This guideline covers assessing and managing suspected or confirmed cirrhosis in people who are 16 years or older. It aims to improve how cirrhosis is identified and diagnosed. It recommends tools to assess the severity of cirrhosis and gives advice on monitoring people with cirrhosis to detect and manage complications early, and referral criteria for tertiary care.
Fluoroquinolone antibiotics: In March 2019, the Medicines and Healthcare products Regulatory Agency (MHRA) issued restrictions and precautions for the use of fluoroquinolone antibiotics because of rare reports of disabling and potentially long-lasting or irreversible side effects (see Drug Safety Update for details). NICE is reviewing recommendations relating to fluoroquinolone antibiotics.
The guideline includes recommendations on:
Who is it for?
- Healthcare professionals caring for people with cirrhosis
- Commissioners and providers of healthcare services
- People with cirrhosis, their families and carers
Is this guideline up to date?
Guideline development process
The recommendations in this guideline represent the view of NICE, arrived at after careful consideration of the evidence available. When exercising their judgement, professionals and practitioners are expected to take this guideline fully into account, alongside the individual needs, preferences and values of their patients or the people using their service. It is not mandatory to apply the recommendations, and the guideline does not override the responsibility to make decisions appropriate to the circumstances of the individual, in consultation with them and their families and carers or guardian.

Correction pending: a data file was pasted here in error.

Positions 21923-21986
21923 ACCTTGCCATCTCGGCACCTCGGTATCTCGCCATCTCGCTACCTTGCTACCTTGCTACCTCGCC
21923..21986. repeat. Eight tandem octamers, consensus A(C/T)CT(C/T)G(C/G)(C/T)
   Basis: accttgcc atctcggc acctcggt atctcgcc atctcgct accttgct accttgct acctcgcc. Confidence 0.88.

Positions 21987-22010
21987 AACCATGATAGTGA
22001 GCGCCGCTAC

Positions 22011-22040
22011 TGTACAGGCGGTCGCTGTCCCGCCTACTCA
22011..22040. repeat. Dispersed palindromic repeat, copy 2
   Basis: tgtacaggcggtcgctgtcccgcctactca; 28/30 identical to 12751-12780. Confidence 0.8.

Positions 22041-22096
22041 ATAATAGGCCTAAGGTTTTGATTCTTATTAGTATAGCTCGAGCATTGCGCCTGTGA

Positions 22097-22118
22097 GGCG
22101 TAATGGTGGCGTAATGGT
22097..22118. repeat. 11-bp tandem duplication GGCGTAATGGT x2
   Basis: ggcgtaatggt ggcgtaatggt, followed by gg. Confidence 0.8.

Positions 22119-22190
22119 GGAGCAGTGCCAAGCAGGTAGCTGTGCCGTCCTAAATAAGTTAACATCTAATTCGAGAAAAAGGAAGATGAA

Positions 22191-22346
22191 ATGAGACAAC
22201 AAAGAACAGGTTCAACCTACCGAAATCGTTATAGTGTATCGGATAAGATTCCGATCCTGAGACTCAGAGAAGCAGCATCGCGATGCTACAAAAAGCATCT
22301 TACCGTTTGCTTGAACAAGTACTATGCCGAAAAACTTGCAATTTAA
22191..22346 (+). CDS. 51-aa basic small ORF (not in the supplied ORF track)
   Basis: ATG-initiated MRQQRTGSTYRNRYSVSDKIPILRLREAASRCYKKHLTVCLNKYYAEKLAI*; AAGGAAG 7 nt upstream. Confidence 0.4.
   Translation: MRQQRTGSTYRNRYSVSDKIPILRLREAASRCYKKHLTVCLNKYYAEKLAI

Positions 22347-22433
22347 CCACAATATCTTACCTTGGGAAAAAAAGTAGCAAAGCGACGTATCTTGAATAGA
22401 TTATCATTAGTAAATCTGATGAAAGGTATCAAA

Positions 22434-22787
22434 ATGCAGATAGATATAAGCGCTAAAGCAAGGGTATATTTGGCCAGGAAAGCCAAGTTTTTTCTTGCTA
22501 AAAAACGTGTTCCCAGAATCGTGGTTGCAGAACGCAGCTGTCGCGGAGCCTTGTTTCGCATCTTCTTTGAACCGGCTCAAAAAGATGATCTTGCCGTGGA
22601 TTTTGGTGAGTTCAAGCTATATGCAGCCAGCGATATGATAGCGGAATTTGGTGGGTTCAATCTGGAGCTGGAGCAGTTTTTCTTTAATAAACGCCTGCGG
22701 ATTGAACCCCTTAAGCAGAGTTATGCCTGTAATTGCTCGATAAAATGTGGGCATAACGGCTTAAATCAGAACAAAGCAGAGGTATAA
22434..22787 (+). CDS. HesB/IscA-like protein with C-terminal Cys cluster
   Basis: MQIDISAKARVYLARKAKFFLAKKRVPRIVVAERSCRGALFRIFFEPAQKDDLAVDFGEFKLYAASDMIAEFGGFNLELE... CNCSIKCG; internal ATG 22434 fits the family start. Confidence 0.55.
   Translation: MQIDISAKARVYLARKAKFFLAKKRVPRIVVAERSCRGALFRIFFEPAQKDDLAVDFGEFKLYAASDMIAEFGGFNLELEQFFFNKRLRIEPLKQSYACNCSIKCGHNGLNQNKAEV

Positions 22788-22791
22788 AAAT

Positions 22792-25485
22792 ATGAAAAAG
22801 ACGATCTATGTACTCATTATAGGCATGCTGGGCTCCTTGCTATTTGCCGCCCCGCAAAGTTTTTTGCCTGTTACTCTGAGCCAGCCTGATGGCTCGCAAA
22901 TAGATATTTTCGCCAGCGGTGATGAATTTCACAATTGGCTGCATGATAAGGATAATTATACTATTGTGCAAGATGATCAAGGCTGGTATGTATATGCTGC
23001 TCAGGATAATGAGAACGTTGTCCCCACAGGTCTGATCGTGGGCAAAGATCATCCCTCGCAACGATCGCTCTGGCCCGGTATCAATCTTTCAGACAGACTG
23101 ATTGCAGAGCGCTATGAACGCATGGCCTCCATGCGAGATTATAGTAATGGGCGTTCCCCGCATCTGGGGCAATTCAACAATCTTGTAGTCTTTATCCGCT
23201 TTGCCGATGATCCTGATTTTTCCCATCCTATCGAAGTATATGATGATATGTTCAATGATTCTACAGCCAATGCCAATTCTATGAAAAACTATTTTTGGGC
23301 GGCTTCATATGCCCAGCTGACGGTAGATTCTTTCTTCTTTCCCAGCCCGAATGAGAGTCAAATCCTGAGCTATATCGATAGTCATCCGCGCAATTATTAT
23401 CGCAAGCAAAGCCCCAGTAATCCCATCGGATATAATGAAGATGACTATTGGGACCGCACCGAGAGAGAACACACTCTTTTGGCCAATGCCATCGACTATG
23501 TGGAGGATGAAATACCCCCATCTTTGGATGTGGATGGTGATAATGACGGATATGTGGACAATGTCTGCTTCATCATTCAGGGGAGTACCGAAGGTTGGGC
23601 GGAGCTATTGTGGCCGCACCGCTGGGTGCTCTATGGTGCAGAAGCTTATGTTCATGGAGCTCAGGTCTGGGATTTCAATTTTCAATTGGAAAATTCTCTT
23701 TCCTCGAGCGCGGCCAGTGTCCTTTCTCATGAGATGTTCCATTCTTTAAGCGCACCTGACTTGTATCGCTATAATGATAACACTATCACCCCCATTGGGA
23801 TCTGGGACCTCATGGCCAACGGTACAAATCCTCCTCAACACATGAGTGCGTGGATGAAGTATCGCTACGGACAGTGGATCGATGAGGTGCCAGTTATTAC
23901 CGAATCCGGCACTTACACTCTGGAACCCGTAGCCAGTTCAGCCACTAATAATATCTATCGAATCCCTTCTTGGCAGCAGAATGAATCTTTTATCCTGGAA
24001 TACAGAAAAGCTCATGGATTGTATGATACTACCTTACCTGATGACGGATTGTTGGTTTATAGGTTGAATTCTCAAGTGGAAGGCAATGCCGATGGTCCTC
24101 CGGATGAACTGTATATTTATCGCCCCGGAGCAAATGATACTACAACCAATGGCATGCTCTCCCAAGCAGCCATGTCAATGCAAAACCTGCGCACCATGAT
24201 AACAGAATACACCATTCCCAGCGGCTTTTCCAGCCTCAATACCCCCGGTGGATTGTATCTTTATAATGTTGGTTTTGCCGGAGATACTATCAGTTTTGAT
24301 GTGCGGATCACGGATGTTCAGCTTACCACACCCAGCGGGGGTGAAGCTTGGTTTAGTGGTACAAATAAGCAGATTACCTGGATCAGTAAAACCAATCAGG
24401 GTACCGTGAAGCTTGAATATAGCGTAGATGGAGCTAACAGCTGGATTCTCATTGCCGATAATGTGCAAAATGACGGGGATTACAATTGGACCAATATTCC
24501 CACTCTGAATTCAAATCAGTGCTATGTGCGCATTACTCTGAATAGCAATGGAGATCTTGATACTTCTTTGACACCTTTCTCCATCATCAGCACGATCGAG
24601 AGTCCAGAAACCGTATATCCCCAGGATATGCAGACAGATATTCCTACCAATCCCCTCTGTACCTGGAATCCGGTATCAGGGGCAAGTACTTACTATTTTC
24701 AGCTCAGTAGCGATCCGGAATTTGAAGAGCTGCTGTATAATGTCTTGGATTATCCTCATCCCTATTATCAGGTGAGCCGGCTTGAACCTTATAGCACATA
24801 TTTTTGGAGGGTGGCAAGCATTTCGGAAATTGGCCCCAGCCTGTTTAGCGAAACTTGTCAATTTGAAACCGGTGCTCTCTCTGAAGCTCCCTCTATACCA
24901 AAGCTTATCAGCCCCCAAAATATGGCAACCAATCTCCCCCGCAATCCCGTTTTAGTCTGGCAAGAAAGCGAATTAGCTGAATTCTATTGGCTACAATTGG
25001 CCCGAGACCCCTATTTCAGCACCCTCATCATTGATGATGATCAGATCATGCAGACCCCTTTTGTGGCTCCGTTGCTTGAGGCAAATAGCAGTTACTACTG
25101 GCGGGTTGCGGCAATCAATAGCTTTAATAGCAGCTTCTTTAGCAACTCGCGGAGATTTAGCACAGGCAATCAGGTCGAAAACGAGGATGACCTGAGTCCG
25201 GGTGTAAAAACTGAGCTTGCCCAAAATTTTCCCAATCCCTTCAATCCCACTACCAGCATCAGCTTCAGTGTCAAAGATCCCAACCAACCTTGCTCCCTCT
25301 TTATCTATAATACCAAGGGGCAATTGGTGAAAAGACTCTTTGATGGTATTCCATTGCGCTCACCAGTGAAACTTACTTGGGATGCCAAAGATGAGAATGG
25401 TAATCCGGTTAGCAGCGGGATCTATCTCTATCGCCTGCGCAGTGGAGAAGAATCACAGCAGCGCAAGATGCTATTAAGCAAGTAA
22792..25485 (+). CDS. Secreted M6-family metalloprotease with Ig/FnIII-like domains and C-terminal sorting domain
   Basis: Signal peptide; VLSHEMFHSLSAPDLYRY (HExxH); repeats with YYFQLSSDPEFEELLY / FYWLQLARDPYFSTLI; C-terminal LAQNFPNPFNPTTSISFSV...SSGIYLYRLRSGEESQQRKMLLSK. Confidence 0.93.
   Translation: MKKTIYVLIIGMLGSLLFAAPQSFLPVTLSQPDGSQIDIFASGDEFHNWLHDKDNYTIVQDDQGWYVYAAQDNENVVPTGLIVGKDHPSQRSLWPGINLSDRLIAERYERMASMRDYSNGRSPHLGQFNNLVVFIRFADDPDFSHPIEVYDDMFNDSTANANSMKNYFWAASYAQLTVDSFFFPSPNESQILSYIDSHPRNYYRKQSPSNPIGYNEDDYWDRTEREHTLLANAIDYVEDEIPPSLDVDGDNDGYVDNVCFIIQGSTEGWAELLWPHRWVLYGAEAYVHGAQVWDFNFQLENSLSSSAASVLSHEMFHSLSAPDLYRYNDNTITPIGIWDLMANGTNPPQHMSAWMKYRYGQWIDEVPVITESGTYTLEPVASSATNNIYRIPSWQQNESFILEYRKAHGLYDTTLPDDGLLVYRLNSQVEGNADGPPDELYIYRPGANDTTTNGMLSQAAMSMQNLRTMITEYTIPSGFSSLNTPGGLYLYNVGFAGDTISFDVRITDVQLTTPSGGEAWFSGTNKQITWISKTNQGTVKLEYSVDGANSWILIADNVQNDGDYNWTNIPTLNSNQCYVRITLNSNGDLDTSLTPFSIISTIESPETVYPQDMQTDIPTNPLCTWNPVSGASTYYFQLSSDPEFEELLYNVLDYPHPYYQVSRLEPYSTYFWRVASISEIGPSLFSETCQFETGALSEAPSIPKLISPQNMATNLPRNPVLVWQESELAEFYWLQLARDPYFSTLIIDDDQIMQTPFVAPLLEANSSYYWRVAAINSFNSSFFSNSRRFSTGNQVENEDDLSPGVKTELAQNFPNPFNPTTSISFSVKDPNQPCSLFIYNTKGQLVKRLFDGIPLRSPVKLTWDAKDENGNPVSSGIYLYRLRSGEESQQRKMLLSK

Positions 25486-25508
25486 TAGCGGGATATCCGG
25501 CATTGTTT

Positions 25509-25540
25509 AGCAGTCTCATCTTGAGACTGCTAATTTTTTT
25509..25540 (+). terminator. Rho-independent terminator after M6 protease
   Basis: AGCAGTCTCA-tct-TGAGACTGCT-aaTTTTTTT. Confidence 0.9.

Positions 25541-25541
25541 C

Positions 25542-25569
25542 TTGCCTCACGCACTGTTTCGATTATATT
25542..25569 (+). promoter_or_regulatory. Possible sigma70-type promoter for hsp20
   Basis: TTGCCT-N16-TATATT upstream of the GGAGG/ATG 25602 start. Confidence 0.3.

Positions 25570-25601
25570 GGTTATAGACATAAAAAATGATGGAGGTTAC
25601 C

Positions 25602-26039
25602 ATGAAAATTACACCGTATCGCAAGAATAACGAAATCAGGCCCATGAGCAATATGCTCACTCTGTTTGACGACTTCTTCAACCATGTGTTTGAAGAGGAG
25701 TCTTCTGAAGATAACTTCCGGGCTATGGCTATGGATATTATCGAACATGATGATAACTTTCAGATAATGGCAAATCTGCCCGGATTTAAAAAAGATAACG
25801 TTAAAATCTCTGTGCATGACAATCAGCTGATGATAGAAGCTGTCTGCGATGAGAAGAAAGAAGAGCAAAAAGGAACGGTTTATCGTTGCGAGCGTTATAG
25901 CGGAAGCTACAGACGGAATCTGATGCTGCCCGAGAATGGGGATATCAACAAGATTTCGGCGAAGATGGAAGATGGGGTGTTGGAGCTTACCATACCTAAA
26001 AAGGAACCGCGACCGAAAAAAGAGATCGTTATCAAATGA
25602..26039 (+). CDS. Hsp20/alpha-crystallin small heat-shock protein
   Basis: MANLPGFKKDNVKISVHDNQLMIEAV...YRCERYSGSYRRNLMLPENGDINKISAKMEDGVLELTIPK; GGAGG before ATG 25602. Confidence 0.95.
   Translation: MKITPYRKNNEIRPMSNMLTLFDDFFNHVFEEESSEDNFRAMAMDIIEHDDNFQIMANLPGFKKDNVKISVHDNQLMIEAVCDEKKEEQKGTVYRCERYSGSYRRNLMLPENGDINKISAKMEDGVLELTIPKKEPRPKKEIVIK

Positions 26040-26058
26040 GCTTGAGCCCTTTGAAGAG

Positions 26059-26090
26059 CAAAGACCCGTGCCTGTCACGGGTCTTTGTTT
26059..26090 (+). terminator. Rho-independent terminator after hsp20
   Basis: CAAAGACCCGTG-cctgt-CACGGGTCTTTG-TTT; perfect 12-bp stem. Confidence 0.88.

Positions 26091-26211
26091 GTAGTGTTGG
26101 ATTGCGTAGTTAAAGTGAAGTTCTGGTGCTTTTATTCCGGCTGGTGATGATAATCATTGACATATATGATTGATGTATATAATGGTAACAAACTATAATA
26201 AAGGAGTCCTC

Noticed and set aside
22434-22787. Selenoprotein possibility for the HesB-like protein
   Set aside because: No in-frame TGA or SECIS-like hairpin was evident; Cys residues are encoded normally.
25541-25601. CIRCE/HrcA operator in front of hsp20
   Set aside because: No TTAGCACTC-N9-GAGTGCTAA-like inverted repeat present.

All problems (adverse events) related to a medicine or medical device used for treatment or in a procedure should be reported to the Medicines and Healthcare products Regulatory Agency using the Yellow Card Scheme.
Local commissioners and providers of healthcare have a responsibility to enable the guideline to be applied when individual professionals and people using services wish to use it. They should do so in the context of local and national priorities for funding and developing services, and in light of their duties to have due regard to the need to eliminate unlawful discrimination, to advance equality of opportunity and to reduce health inequalities. Nothing in this guideline should be interpreted in a way that would be inconsistent with complying with those duties.
Commissioners and providers have a responsibility to promote an environmentally sustainable health and care system and should assess and reduce the environmental impact of implementing NICE recommendations wherever possible.